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          #5
          Hi! I really like the suggestions by UKmanUK12 and have one in addition, which might help with issues 2 and 3 (the holding up and the stability). You can try to execute the kicks as slowly as possible, like maybe count to ten during one kick. You will not be able to kick very high (a lot of that is momentum), and you may need to hold on to some furniture in the beginning, but you'll build up stability and strength with minimum risk of injury by jerking something in a direction it doesn't want to go. You will also probably gain a better understanding of where you need more strength or flexibility.

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            #6
            Thanks a lot! UKmanUK12 MissSmilla
            These make sense to me.

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              #7
              kandy you've had some good suggestions here. The problems you encounter are common when it comes to kicks. A kick is a typically complex action with many segments to it but some of the most obvious ones are: flexibility (hamstrings for front leg kicks and turning kicks and adductors for side kicks), tendon strength (the front hip flexors for front kicks and turning kicks and the side hip flexors for side kicks) and core stability (for maintaining body balance). In addition the angle of your standing foot, when you execute the kick is key. We have a detailed Guide to Kicks with diagrams and videos. Notice, in particular how the position of the standing foot changes as each kick is executed. These are done both in slow motion and normal speed to help you get an idea. There is also this section and as you can see it shows a low turning kick amongst others. In the beginning it is always a good idea to not go too high with your kicks until you get a feel for the technique. As with everything it is a case of doing them slowly and building up your skillset. Kicks are hard to do but I will say persevere. Once you can do them they turn you into a total badass type of person. I hope this helps.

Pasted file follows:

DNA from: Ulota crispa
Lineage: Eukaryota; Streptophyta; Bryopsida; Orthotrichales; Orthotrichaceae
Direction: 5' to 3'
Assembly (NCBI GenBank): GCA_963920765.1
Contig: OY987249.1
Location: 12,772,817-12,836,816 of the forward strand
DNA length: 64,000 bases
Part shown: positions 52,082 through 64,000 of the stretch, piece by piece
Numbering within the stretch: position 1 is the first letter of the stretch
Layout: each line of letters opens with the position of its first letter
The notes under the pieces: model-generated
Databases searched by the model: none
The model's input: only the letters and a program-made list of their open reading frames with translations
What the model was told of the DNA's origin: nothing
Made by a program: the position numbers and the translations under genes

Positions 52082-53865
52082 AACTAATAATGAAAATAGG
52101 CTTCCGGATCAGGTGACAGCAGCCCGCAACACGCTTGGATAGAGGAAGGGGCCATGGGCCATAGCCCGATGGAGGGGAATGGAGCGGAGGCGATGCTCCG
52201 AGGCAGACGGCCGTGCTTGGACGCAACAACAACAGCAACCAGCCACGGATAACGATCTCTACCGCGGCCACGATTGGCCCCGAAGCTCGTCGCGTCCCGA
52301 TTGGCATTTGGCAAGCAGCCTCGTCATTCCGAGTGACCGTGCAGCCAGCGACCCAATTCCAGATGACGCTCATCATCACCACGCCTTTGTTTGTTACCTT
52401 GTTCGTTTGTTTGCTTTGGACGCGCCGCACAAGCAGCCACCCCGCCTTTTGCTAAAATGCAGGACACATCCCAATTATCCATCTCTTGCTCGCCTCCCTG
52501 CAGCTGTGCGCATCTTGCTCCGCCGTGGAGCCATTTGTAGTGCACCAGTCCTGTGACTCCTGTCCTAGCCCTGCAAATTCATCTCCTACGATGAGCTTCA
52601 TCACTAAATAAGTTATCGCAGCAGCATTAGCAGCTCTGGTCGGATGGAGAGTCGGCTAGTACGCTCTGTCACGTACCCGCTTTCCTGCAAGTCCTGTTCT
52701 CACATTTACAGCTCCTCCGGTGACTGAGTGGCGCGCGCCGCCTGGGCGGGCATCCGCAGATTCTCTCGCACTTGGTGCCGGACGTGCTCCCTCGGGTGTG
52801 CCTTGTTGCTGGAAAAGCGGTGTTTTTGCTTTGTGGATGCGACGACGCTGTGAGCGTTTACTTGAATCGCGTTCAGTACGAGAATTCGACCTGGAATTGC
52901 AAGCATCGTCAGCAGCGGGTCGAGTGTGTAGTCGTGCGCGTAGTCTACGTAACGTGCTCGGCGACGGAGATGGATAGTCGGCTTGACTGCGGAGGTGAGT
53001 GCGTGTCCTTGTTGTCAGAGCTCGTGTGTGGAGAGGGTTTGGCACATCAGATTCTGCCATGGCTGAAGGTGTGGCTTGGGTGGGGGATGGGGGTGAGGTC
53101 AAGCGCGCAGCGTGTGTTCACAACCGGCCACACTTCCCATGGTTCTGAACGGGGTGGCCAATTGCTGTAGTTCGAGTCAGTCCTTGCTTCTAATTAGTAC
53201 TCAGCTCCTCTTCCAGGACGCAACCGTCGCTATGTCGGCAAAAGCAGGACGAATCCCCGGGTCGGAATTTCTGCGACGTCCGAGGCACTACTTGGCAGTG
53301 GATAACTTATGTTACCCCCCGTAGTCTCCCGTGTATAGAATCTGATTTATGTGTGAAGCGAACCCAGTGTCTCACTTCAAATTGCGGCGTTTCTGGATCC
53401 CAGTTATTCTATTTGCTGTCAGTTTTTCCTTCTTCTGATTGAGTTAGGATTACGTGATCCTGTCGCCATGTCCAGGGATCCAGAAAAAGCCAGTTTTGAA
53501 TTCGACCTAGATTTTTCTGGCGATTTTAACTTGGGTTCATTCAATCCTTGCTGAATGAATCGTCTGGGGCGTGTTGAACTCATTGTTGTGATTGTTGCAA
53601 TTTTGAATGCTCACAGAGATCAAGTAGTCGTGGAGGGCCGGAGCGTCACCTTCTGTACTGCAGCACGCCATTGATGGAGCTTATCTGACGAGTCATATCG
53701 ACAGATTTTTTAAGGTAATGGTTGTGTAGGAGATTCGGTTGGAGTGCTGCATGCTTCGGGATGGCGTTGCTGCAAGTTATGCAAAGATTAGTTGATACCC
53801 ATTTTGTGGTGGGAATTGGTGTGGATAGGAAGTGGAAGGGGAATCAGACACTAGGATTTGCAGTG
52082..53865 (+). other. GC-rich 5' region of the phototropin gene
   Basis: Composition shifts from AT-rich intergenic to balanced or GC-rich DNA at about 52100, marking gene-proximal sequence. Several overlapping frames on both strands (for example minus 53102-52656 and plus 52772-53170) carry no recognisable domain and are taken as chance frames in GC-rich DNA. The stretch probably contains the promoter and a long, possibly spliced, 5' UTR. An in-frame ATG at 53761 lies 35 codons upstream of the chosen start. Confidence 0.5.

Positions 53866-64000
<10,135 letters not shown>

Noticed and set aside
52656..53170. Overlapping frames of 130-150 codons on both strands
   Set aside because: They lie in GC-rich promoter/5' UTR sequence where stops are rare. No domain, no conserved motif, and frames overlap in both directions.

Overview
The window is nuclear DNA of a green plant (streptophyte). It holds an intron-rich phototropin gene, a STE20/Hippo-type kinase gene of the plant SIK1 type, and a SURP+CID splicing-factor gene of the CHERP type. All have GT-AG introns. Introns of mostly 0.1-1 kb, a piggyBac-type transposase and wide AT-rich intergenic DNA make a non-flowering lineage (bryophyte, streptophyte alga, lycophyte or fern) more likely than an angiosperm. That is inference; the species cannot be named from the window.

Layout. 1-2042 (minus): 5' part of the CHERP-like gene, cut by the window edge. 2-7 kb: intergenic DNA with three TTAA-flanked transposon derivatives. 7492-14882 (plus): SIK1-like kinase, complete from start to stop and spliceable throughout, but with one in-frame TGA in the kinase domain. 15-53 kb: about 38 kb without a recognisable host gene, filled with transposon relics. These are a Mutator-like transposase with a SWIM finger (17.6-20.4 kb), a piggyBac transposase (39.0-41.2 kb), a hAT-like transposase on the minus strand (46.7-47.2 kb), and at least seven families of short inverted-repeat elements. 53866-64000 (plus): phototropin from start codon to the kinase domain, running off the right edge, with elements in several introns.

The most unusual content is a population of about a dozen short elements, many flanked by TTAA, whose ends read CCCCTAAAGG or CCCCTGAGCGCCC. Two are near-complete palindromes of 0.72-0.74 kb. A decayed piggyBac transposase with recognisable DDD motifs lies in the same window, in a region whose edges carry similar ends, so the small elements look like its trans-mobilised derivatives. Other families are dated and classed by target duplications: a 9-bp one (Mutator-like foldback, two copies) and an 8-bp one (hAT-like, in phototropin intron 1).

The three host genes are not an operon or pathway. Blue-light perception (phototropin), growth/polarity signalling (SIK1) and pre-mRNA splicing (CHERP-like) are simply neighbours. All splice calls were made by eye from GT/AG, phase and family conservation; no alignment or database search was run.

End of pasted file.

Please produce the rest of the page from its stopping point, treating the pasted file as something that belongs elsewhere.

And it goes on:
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                #8
                Damer to the rescue again!

                UKmanUK12 and MissSmilla have pretty much covered it and helped me in the process. I really need to work on my flexibility and am getting physiotherapy on my hamstrings and lower back currently. Hopefully this will be the start of better things to come...

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                  #9
                  Martyn that sounds like quite a process! Wishing you a speedy recovery!

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                    #10
                    Martyn I am really glad this helped. It sounds like you have your hands full this year. Everything is a process. Small steps applied persistently and consistently. Here's to a full recovery, fast.